Before Tuesday's ruling, possession of more than five grams of marijuana, even for personal use, could result in a jail term of up to three years.

Court ruling invalidates 5-gram limit on marijuana possession

The Supreme Court ruled that penalizing any amount meant for personal is unconstitutional

The Supreme Court (SCJN) ruled Wednesday that penalizing the possession of any amount of marijuana is unconstitutional unless it can be proven that the drug is not for personal use.

Decriminalization of the possession of marijuana had only applied to quantities of five grams or less.

Three of five justices voted in favor of revoking part of an article of the General Health Law, which stipulated that possession of marijuana for personal use is limited to no more than five grams. Possession of larger quantities, even if they were for personal use, was punishable by imprisonment of up to three years.

The SCJN established that prosecutors and/or judges must determine whether people caught with marijuana intended to use it themselves or sell or distribute it.

Most minor possession charges shouldn’t reach court as a result of the court’s ruling. Lower court judges are not obliged to follow the SCJN’s guidance given that only three of five judges voted in favor of the law change but most are expected to do so to avoid having to hear minor marijuana possession cases, the newspaper Reforma reported.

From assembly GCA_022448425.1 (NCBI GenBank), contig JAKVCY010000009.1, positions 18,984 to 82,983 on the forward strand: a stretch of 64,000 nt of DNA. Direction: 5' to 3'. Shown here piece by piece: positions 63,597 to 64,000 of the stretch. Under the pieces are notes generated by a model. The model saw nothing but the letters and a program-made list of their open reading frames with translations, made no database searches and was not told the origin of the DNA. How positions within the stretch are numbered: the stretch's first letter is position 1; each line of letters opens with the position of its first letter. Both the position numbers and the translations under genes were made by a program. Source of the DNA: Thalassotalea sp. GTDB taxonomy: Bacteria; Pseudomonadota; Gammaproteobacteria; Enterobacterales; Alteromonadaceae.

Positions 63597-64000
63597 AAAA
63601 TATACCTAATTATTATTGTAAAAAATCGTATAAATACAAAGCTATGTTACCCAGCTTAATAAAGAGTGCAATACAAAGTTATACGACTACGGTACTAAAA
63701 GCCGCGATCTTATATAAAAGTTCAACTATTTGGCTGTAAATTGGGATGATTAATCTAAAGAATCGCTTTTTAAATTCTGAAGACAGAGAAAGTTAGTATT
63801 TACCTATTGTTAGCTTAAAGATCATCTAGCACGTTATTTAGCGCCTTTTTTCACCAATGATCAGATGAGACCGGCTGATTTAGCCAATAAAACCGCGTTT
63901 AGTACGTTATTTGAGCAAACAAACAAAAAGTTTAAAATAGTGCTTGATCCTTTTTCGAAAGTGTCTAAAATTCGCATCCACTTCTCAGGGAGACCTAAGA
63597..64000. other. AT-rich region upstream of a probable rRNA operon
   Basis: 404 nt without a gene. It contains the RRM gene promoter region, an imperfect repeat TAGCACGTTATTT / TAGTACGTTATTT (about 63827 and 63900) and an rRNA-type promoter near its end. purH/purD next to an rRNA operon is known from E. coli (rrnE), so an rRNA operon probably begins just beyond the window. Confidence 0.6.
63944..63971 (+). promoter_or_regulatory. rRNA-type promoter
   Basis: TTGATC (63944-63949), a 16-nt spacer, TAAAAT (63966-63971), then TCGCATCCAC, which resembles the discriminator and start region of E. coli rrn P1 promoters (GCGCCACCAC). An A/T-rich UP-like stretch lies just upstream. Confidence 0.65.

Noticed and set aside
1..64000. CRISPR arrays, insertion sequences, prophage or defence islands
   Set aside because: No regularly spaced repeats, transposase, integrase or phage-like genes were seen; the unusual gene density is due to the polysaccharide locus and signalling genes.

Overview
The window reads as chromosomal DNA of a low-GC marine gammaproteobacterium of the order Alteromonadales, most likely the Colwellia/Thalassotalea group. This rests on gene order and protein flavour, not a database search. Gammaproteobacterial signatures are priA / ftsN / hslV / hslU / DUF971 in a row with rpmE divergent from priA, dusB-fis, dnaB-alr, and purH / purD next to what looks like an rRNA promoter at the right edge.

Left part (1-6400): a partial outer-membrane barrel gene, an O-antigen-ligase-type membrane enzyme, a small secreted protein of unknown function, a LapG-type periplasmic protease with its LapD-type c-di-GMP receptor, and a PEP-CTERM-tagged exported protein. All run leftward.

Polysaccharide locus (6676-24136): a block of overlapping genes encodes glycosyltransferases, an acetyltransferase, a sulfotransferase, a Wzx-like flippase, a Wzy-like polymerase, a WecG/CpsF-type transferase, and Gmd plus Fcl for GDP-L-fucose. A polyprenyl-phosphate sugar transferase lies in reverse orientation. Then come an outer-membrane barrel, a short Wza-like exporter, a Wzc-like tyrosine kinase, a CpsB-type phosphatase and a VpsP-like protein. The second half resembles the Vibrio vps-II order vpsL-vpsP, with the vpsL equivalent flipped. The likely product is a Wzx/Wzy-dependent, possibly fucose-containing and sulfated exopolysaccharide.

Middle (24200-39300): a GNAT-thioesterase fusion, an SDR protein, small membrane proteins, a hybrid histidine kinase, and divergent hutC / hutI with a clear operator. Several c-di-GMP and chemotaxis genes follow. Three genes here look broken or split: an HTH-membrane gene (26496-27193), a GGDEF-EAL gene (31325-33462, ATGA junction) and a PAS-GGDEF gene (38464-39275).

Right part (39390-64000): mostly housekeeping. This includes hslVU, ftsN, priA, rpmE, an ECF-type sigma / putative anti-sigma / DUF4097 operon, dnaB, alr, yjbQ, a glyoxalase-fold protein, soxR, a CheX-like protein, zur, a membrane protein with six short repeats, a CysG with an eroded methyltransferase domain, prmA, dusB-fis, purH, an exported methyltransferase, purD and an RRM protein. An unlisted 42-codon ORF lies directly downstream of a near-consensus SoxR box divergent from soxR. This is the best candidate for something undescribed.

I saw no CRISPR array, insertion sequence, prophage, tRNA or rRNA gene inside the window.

The court’s ruling says that criminal intervention by the state when marijuana carried by a person is for personal use is not justified or reasonable. Instead, it’s an “arbitrary interference” that affects a person’s dignity, private life and autonomy, the SCJN ruled.

“Criminal prosecution of a person who possesses cannabis within their sphere of privacy without affecting third parties is not justified,” the ruling added.

Allowing authorities to prosecute possession of more than five grams of marijuana for personal use is to allow the punishment of “moral qualities, personality or personal conduct, which doesn’t have constitutional support,” the court said.

Its ruling came in response to a lawsuit filed by Edgar Díaz Sánchez, who was arrested in possession of just over 30 grams of marijuana in 2018.

The SCJN ruled in 2019 that prohibition of marijuana is unconstitutional because criminalization violates the right to free development of personality. It has directed Congress to legalize marijuana for recreational purposes, but lawmakers have repeatedly missed deadlines to do so.

With reports from Reforma 

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